Gray Thursday is the big trend this holiday shopping season, reflected by a large spike in traffic to online retailers on Thanksgiving Day. The surge in retail traffic indicates that a growing number of Americans clearly want to shop on Thanksgiving. That helps explain why more retail chains have opened their doors on Thanksgiving Day, risking the scorn of some to preserve their market share in an ongoing battle between Internet stores and brick-and-mortar shops.
Compuware APM noted a very large spike this year in Thanksgiving day traffic:
- There was a 95 percent jump in iPad traffic compared to the day before, compared to a 23 percent spike the year before.
- iPhone traffic jumped 69 percent on Thanksgiving.
“Thanksgiving continues to be one of the fastest growing days for mobile commerce (m-commerce) during the holiday season,” said Steve Dykstra, senior product manager for Compuware. “While we’re seeing some pages optimized for mobile, some critical pages are overloaded, have too many roundtrips making them slow on mobile devices.”
Mobile Shopping Continues to Rise
The continued growth of shopping through mobile devices. Nearly half (49 percent) of smartphone and tablet users intend to use these devices to search for and buy gifts this year, according to a Harris Interactive poll. Keynote saw a 20 percent increase in mobile shopping last year, and will provide growth numbers after Cyber Monday.
Shopping Beginning Earlier and Earlier
Shopping started even earlier than Gray Thursday. Compuware APM noted a significant increase in shopping traffic during the weekend leading up to Thanksgiving as well.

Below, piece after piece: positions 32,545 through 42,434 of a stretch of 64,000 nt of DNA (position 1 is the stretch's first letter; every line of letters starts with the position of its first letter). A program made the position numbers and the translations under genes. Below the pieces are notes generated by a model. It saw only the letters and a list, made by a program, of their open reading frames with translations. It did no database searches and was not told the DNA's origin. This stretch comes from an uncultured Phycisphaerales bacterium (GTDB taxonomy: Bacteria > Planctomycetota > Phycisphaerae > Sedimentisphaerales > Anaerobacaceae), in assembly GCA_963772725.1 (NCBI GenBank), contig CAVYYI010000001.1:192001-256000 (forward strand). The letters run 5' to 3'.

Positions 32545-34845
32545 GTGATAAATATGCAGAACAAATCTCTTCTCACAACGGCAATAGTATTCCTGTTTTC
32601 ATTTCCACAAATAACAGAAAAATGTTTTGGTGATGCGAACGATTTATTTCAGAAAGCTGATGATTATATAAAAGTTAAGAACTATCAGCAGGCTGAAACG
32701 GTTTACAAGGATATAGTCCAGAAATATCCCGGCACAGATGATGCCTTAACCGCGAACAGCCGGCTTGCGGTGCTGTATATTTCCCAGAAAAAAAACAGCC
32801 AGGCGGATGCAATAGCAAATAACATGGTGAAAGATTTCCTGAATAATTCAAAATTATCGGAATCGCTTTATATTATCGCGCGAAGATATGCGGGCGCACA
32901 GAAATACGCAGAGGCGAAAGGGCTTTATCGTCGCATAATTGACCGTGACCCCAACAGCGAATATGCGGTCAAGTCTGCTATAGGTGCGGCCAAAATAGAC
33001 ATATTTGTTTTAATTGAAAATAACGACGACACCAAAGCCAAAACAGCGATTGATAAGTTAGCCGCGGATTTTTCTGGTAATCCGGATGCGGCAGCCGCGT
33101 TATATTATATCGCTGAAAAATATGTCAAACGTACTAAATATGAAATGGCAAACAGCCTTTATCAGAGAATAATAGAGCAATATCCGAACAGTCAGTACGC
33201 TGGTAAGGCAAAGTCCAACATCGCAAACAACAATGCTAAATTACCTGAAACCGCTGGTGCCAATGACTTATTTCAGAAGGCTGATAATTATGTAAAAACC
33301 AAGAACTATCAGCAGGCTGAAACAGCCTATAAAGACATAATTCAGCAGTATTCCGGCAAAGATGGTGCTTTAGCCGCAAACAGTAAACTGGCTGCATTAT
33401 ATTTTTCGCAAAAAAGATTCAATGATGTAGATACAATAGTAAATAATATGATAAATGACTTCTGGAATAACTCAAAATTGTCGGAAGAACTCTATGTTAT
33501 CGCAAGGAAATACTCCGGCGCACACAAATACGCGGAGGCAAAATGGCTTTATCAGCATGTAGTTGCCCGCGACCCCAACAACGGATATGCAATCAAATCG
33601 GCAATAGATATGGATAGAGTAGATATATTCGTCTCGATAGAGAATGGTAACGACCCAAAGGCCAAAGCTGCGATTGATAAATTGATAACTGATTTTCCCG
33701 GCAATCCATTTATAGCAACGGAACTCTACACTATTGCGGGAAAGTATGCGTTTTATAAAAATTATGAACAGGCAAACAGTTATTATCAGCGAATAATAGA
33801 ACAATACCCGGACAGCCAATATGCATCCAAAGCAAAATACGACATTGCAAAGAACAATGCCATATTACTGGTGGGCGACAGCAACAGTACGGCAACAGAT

- On the Saturday (11/23) before thanksgiving iPad traffic jumped up 47% and iPhone up 22% over previous 3 days
- On the Sunday before Thanksgiving iPad traffic jumped up 90% and iPhone 42% over those same days
Retailer Websites Performed Slightly Slower This Year on Gray Thursday
The Thanksgiving day traffic was higher than anticipated, which might be the result of some performance hits. Thanksgiving page load times averaged more than 8 seconds, a decrease in performance from last year when the average was 6 seconds. It was in line to two years ago, when the average was 8 seconds. This suggests the retailers weren’t as prepared for the additional traffic they are seeing this year on Thanksgiving day.
- Average page load time (response time) for Thanksgiving day was more than 10 seconds for mobile web sites across the Top 50 US retailers
- Average page load time for Thanksgiving day was more than 18 seconds across the Top 50 US retailers to conduct a multi-step transaction that includes accessing the home page, conducting a search, viewing a product description, adding items to the shopping cart and reviewing the order.
These are valuable seconds. According to Compuware, with the average page load time (response time) over 6 seconds, the page abandonment rate increased from 12 percent to over 20 percent. According to a Harris Poll, 37 percent of consumers will go to a competitor if the response time is more than 3 seconds.
Another storyline is about complexity. the slowest pages have many more objects and 3rd Parties. The slowest 10 websites, which accessed an average of 60.1 hosts, achieved an average page load time (response time) of 15.8 seconds. The 10 best accessed an average of 11.8 hosts and had an average page load time of 5.9 seconds.
Companies such as Compuware APM and Keynote will continue to monitor both the Internet and the health of the major shopping sites during this busy period, providing intermittent reports. Good performance from data center to end device for both native and mobile shopping sites is key to success for online retailers, as every second counts.
Data Center Knowledge will keep track of all the action, delving into the impact of both Gray Thursday and the increasing usage of mobile devices. Last year, the big issue identified during the holiday shopping season was “time to paint” on mobile devices, with slow load times causing many to abandon sites and their shopping carts. So far, performance on Thanksgiving day seems to have taken a step back. Now it’s time to see if the retailers that struggled during last Black Friday did some fine tuning this year.